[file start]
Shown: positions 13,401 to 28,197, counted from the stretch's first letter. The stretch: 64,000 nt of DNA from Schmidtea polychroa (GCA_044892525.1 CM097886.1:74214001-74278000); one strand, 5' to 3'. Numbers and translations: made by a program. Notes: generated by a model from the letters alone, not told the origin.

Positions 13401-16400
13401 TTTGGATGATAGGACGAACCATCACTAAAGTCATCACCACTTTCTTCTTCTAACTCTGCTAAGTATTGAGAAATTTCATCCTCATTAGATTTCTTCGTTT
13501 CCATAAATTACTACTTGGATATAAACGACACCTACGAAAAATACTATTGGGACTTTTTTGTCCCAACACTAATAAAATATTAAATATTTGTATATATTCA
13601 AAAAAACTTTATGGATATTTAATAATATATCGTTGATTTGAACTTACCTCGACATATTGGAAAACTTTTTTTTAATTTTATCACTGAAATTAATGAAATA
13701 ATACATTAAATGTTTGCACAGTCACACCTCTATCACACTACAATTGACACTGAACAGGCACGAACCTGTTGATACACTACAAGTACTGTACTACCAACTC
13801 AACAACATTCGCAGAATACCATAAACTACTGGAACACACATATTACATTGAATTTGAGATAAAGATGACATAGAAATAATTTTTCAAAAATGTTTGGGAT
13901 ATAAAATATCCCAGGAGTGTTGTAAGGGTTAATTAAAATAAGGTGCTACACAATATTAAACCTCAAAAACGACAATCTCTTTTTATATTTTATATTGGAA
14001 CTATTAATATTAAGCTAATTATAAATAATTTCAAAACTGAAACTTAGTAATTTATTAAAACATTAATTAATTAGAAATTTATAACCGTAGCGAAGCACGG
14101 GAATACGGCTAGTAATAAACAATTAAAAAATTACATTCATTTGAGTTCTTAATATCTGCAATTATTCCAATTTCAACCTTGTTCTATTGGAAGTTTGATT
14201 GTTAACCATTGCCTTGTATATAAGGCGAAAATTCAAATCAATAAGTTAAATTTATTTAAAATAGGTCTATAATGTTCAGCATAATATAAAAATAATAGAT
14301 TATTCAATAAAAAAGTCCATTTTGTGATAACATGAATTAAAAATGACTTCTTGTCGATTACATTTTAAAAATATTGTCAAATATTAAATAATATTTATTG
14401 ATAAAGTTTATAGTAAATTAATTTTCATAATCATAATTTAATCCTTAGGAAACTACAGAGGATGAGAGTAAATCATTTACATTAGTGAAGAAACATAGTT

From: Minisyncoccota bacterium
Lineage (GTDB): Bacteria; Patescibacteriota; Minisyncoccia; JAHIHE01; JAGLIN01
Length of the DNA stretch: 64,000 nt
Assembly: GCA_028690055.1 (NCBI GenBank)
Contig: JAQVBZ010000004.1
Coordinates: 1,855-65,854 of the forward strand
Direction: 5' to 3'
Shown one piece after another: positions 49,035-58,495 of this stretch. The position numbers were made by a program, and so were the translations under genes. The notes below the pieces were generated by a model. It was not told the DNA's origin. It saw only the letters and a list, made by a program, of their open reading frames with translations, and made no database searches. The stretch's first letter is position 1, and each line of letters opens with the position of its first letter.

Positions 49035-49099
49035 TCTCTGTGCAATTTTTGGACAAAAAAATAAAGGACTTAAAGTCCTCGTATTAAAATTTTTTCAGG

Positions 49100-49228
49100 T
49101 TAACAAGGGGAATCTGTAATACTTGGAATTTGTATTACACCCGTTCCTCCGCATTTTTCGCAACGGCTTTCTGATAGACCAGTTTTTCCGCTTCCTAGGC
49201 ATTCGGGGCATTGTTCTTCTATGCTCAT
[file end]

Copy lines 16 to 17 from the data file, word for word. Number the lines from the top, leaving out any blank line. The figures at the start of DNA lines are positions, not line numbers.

Length of the DNA stretch: 64,000 nt
Assembly: GCA_028690055.1 (NCBI GenBank)